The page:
Companies need to navigate the stormy waters of the Red Sea amid Houthi threats and global supply chain challenges

The United Arab Emirates (UAE) has established itself as a critical hub in the global pharmaceutical supply chain, attracting major players like Sanofi, Novartis, and Pfizer. This prominence is due to its strategic location, advanced logistics infrastructure, and conducive business environment. However, the stability of this hub is under threat due to increasing regional tensions, particularly the Houthi militia’s missile attacks on commercial vessels in the Red Sea, a vital conduit for global trade.

Lisa Anderson, president of LMA Consulting Group, captures the essence of the situation: “The rebels are not predictable in their attacks on ships in the Red Sea area.” These disruptions have led to significant logistical challenges, including the need for rerouting shipping lanes which, according to Anderson, “adds two weeks to the trip” when vessels are diverted around the Cape of Good Hope.

The impact on the pharmaceutical industry is notable, with increased transit times and freight rates affecting the cost structure and supply chain efficiency. The diversion of shipping routes to avoid the conflict zones has led to more than a 100 percent increase in shipping costs. This change disproportionately affects the delivery of pharmaceutical products, where timeliness and cost-efficiency are paramount.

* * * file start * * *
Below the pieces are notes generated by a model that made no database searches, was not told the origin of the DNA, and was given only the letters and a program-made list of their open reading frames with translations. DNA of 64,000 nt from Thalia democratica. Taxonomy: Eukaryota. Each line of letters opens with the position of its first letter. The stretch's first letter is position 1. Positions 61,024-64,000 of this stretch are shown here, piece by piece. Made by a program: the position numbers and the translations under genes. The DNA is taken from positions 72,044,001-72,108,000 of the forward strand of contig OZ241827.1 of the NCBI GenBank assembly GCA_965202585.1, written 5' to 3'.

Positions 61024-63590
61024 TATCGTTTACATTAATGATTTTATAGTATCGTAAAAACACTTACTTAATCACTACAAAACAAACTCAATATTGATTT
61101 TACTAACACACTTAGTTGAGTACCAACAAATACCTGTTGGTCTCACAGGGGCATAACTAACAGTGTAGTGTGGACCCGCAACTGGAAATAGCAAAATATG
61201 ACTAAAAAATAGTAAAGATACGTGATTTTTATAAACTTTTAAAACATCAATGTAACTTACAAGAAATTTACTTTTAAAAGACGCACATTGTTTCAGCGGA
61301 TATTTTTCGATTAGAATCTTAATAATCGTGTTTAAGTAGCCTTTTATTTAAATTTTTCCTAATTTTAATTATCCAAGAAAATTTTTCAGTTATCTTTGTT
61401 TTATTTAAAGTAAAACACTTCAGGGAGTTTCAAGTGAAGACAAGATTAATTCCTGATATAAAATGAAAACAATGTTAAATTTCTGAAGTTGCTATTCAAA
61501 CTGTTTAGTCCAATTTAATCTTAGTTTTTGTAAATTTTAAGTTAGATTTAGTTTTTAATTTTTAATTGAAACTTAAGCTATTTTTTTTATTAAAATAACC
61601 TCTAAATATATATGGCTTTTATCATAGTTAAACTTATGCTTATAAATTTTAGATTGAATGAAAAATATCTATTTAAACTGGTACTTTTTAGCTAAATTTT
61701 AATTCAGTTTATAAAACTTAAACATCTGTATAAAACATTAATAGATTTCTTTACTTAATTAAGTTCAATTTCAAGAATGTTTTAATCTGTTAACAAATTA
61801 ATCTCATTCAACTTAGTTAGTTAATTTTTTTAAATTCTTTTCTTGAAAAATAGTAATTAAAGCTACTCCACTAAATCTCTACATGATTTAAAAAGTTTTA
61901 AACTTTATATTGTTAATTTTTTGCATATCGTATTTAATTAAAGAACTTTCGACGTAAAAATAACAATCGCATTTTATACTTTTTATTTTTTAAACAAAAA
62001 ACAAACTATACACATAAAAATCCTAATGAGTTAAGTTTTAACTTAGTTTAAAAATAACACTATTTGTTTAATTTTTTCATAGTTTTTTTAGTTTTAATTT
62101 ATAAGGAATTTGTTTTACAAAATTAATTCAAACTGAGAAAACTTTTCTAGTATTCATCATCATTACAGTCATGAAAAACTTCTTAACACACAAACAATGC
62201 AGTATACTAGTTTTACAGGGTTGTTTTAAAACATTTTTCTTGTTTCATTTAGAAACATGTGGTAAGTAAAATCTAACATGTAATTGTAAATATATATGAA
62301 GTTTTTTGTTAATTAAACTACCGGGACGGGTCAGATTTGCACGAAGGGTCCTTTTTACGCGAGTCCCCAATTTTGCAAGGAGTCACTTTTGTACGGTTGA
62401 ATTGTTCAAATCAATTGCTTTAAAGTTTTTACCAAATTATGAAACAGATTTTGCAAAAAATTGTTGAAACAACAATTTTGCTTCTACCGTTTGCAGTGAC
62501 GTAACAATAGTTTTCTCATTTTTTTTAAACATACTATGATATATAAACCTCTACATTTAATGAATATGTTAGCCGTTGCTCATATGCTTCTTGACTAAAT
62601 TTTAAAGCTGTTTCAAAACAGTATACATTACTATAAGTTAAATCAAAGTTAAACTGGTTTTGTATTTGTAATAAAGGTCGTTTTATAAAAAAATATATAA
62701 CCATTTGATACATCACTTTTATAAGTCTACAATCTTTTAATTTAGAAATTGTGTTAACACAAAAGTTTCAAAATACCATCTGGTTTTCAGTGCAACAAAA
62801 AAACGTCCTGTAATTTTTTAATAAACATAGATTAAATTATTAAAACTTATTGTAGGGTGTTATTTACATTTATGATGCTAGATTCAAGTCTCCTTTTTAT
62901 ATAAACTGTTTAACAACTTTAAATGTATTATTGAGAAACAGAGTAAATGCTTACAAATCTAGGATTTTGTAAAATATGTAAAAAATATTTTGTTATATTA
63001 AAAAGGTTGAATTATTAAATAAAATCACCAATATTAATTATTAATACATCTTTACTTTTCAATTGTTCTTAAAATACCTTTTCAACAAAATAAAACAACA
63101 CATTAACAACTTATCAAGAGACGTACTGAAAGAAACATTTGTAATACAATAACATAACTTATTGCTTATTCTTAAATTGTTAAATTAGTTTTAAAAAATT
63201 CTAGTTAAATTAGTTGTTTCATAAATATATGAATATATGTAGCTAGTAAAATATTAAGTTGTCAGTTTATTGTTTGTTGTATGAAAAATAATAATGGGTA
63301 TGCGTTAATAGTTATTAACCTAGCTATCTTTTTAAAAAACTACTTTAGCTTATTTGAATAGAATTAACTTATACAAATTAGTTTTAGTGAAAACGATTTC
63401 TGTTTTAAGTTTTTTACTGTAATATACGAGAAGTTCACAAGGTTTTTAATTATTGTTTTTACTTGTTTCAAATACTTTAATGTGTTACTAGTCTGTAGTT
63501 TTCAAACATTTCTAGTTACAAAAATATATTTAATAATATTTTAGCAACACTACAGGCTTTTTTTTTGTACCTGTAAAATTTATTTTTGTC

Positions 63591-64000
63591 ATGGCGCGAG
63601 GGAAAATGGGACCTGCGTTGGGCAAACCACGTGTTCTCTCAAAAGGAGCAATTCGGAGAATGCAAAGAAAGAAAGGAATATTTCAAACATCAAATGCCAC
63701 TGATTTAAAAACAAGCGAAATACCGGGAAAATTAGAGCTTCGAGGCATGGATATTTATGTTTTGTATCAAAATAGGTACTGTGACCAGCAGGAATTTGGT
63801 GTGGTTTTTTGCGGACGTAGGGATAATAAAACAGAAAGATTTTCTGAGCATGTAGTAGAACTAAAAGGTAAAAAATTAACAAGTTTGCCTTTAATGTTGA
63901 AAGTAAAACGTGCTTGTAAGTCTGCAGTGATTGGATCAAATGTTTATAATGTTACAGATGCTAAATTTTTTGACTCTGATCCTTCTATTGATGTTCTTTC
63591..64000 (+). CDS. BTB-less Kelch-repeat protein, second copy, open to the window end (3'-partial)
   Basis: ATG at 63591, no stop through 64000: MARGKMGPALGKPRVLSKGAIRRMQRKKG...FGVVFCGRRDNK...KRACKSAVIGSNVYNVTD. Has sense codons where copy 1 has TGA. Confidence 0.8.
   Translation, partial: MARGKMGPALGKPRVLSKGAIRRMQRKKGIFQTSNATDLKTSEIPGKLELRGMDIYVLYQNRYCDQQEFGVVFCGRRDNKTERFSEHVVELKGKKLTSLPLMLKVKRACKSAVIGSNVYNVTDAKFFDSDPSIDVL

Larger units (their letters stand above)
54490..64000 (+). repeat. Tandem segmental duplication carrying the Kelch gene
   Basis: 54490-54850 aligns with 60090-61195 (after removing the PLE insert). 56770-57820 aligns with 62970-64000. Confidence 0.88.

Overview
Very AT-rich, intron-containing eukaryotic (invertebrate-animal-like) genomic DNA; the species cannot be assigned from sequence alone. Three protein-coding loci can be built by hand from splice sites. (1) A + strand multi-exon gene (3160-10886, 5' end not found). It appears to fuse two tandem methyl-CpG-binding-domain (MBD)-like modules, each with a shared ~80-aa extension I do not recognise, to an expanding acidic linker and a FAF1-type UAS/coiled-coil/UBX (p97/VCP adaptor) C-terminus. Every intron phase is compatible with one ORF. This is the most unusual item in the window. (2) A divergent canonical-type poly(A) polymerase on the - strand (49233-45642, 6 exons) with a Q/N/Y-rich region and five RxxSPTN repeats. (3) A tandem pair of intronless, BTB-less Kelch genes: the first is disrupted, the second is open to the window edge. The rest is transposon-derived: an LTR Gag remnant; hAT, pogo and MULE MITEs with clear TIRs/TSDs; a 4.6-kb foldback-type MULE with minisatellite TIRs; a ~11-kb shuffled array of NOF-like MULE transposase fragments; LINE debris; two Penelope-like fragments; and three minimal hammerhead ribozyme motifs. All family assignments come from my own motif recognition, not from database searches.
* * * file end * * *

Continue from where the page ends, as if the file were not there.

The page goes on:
“The strategic situation is complex at the minute, because there are so many problems in the Panama and Suez Canals, and there are only so many shipping routes,” Anderson says.”

Faced with these challenges, pharmaceutical may be reassessing their supply chain strategies. The industry, historically reliant on efficient, just-in-time manufacturing and delivery models, is likely contemplating more robust approaches to mitigate risks. Anderson mentions that some firms are considering regional manufacturing to reduce dependency on vulnerable shipping routes.

Anderson said some pharma firms are accelerating their shift to regional manufacturing, to reduce their exposure to shipping problems. “They had been reluctant to move to regional manufacturing because it represents a significant investment,” she explains. “But you have to make sure you are ahead of these types of problems. No one expected to have so many problems at one time.”

It’s worth noting that several major pharmaceutical companies declined to comment on this story, with one saying that they were “monitoring the situation.”

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